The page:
Aspartyl Proteinase Inhibitors, Protein (Molecular Biology)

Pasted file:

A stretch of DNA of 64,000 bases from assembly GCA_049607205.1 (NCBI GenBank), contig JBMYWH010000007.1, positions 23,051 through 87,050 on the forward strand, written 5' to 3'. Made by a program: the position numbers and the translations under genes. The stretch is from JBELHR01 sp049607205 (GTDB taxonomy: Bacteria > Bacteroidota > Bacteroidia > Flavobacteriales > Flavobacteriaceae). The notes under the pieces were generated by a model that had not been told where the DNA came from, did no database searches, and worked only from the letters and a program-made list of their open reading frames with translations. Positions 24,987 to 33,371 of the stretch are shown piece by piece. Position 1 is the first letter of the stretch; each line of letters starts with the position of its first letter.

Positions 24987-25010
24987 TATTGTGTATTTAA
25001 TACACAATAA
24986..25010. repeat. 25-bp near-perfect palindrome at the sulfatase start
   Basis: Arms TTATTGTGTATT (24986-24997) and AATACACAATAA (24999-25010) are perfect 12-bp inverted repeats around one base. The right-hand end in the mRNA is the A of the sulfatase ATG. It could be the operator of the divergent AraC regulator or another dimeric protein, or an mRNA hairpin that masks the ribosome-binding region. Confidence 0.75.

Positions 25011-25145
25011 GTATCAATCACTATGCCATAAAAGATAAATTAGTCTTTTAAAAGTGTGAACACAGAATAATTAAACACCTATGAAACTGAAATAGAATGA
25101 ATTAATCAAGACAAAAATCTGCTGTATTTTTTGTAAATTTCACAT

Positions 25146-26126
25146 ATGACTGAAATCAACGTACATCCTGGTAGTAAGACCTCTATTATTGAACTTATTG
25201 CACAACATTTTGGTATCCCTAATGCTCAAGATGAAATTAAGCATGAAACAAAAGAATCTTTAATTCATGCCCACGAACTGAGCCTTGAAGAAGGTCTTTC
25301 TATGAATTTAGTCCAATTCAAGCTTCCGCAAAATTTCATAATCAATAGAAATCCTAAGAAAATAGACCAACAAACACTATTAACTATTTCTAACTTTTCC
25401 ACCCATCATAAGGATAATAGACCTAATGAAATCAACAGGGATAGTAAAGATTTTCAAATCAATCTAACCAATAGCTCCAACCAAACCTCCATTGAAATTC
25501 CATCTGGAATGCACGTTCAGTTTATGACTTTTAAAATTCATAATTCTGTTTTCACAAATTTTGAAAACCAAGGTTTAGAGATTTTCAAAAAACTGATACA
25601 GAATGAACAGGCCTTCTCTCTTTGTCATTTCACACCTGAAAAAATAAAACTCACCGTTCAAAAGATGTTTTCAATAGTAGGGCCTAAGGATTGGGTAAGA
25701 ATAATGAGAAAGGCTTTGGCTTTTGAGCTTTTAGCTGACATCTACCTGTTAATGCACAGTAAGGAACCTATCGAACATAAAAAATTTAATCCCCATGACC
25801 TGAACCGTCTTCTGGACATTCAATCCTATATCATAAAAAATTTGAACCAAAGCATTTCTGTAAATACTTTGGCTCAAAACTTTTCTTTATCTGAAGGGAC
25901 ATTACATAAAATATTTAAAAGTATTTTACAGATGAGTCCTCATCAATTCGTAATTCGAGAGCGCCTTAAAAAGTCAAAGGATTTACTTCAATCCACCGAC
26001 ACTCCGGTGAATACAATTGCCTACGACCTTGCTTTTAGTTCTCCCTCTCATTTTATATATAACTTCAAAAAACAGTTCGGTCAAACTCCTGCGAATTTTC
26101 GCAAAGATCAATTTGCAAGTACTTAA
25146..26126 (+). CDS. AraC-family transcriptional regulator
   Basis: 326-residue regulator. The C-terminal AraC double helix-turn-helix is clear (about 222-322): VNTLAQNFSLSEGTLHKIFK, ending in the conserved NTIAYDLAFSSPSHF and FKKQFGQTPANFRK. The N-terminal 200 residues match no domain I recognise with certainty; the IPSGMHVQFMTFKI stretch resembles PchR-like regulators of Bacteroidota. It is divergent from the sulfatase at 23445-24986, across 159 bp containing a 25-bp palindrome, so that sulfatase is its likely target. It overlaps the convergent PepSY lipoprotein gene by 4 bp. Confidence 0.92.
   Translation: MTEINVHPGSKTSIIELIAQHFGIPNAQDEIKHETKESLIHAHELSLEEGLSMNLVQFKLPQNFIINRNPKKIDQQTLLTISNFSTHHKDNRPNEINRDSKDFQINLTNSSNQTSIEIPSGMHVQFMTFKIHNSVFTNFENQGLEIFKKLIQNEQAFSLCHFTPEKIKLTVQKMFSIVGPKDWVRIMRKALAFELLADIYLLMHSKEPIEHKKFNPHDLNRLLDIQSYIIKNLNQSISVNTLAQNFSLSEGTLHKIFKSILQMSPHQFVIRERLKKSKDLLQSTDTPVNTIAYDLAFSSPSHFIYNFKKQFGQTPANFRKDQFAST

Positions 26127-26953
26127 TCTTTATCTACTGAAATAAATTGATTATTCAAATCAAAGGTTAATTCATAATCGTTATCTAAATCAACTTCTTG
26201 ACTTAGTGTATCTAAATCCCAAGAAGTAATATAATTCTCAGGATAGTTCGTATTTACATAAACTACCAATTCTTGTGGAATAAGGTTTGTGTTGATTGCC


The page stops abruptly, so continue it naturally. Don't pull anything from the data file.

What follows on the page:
The synthetic peptide aspartyl proteinase inhibitors [see Proteinase Inhibitors, Protein] are among the most intensively designed molecules. The principal recent reason for this is that HIV proteinase inhibitors turned out to be successful drugs for fighting AIDS. In contrast, the protein inhibitors of aspartyl proteinases are very little studied. It is difficult to believe that this neglect is a result of the rare occurrence of such inhibitors in nature. The activation of zymogens of aspartyl proteinases (pepsinogen) has been a problem of long-standing interest. The propeptide is clearly a pepsin inhibitor. Much more potent and typical is the pepsin inhibitor from the roundworm (Ascaris lumbricoides). The determination of the three-dimensional structure of its complex with pepsin is now in progress and may awaken this long-dormant field. A large number of reports deal with cathepsin D inhibitors classified as members of the soybean trypsin inhibitor (Kunitz), or STI family, [see Soybean Trypsin Inhibitor (Kunitz), STI, (Kunitz)]. Many of the cathepsin D inhibitors are also said to inhibit trypsin, but the details of their interaction either with cathepsin D or with trypsin have been little studied.

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